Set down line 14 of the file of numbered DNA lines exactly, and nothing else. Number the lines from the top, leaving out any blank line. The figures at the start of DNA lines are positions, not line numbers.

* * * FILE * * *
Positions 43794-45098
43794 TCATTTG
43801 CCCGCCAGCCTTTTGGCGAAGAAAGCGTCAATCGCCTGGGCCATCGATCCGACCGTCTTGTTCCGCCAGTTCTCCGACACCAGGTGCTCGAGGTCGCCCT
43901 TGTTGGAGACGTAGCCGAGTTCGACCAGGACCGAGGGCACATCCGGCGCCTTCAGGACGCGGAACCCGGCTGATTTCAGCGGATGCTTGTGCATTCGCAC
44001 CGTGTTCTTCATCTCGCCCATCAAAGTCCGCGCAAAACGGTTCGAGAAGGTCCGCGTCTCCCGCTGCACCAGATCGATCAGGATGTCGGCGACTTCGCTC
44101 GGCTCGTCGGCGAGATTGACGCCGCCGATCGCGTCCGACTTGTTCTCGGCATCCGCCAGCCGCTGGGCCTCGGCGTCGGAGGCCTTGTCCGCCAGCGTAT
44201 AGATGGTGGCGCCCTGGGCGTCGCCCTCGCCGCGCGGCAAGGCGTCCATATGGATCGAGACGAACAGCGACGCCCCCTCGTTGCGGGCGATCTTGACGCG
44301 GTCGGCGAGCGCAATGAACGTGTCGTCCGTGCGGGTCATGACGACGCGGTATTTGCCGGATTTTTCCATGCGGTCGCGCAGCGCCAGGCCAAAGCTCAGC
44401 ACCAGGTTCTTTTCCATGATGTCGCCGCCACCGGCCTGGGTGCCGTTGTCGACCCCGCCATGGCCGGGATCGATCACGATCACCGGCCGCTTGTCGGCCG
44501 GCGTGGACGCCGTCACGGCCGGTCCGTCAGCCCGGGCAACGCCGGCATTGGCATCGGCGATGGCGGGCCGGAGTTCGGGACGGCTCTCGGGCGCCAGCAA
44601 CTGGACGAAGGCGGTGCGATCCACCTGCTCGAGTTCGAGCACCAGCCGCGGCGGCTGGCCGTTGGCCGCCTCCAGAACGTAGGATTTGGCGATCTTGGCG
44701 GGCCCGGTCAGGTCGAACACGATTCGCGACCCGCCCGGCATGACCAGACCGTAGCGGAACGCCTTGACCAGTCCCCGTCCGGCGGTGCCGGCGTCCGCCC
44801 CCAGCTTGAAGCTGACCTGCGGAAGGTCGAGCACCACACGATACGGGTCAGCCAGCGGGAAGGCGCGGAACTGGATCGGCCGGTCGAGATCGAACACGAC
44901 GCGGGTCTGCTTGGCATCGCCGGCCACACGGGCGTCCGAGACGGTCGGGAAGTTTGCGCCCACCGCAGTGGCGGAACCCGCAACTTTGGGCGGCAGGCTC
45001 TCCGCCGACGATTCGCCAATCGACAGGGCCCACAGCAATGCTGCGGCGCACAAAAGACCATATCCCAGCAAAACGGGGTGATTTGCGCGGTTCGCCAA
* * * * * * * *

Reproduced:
44901 GCGGGTCTGCTTGGCATCGCCGGCCACACGGGCGTCCGAGACGGTCGGGAAGTTTGCGCCCACCGCAGTGGCGGAACCCGCAACTTTGGGCGGCAGGCTC